SEPARATION, DIVORCE AND SECOND HOMES

When couples separate, probably one of the last things they want to think about is Stamp Duty. Many people remain entirely unaware how, since April 2016, the Stamp Duty Land Tax (SDLT) can affect couples who are married or in a civil partnership. It is particularly relevant for those couples who separate and where one person wants to move on and buy another property at an early stage. The SDLT applies at the rate of 3% above the standard rate of SDLT on any purchase over £40,000, whether that second property is bought as a home or as an investment.

Married couples and civil partners are treated as living together by HMRC unless they are formally separated under a Court Order, or by a formal Deed of Separation. The marriage or Civil Partnership must have truly broken down, and when assessing whether the higher rate of SDLT is payable, it is not sufficient simply for the couple to be living in different properties.

Many couples, particularly those who decide to wait for two years before they file for a divorce, will not have taken advice or documented their separation before one or other has decided to purchase another home. In those circumstances, the couple will continue to be treated as one “unit”, despite having separated and any further purchase will attract the higher rate of SDLT. For example, if a couple who are married or are in a civil partnership jointly own their own home and separate and then one of them decides to purchase a new home whilst their name remains on the deeds of the marital home (which is not being sold), this will constitute buying a second property and the higher rate of SDLT will apply. If, however, they subsequently go on to obtain a divorce and sell their share of their marital home back to their former spouse within 36 months of completion on a new purchase, HMRC will provide a full refund.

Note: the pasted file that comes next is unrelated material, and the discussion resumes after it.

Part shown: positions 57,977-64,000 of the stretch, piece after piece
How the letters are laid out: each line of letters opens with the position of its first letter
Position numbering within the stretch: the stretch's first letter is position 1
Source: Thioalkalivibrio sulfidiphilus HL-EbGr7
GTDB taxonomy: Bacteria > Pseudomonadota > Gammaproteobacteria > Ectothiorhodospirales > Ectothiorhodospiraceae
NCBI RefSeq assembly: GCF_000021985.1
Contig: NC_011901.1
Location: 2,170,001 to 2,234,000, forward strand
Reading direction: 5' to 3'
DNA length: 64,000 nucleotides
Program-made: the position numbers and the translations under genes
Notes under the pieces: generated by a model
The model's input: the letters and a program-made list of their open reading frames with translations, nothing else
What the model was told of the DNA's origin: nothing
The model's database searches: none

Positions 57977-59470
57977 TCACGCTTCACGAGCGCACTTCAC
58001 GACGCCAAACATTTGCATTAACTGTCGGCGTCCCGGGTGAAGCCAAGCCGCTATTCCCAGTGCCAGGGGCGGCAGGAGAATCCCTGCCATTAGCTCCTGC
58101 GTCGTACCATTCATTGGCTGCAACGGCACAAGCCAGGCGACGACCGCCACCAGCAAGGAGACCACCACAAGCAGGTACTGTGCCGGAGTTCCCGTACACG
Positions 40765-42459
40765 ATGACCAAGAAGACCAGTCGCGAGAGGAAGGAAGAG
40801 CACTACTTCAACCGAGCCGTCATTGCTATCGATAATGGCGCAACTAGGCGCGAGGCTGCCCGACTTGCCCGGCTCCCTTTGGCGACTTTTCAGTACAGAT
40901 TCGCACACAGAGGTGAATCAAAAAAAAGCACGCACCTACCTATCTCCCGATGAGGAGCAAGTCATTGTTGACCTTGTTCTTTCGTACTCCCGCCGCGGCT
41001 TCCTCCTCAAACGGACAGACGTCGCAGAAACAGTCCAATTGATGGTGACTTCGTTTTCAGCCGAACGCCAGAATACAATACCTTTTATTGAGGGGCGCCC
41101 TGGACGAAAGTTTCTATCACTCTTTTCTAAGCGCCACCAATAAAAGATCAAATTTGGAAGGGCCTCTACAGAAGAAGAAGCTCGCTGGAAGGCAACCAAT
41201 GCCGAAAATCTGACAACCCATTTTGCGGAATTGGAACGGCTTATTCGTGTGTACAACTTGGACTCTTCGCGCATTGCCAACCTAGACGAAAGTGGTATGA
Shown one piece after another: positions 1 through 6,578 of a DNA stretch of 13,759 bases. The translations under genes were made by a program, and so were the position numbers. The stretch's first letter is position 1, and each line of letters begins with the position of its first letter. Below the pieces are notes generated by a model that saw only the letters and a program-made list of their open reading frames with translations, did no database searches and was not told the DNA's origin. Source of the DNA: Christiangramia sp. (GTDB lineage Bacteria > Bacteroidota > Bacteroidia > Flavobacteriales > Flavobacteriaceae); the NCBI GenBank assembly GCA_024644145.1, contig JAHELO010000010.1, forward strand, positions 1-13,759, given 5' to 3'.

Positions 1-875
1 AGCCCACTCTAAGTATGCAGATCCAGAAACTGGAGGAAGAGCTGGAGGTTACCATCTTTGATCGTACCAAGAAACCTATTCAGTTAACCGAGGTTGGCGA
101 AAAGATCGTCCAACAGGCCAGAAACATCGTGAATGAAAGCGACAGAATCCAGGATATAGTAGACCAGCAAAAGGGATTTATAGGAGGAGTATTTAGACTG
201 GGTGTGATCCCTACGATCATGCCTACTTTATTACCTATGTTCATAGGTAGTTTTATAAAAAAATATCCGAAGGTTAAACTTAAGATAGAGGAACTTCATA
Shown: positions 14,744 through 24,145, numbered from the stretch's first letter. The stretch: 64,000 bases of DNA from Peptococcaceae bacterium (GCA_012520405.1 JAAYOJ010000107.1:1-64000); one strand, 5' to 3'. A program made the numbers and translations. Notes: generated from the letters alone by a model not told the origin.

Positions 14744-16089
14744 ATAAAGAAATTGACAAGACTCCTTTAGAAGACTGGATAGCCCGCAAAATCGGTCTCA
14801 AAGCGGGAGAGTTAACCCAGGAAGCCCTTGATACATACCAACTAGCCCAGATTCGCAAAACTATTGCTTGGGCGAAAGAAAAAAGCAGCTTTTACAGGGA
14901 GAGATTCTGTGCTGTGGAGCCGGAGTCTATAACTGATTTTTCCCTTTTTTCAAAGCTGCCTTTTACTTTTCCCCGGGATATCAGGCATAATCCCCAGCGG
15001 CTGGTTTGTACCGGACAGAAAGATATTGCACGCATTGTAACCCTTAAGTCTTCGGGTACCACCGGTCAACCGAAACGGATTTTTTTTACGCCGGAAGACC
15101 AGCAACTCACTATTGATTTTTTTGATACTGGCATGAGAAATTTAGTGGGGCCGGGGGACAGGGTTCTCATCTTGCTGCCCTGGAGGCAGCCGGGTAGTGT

Louise Macmillan, who is head of the Family department at Bartons Solicitors, recommends that when couples separate, they should take some initial legal advice from a Family Law specialist. If a couple separates and does not intend to formalise their separation for some time, there may be steps which still need to be taken early to protect their financial position properly. Louise Macmillan and the Family Law Team at Bartons can provide an initial consultation to advise on the steps that should be taken following separation in relation to financial matters and matters relating to children. Amy Hart in Bartons’ Kingsbridge Conveyancing department, can advise on all matters relating to property sale and purchase. Louise and Amy can be contacted through the Bartons website www.bartons.co.uk, or on 01548 855655.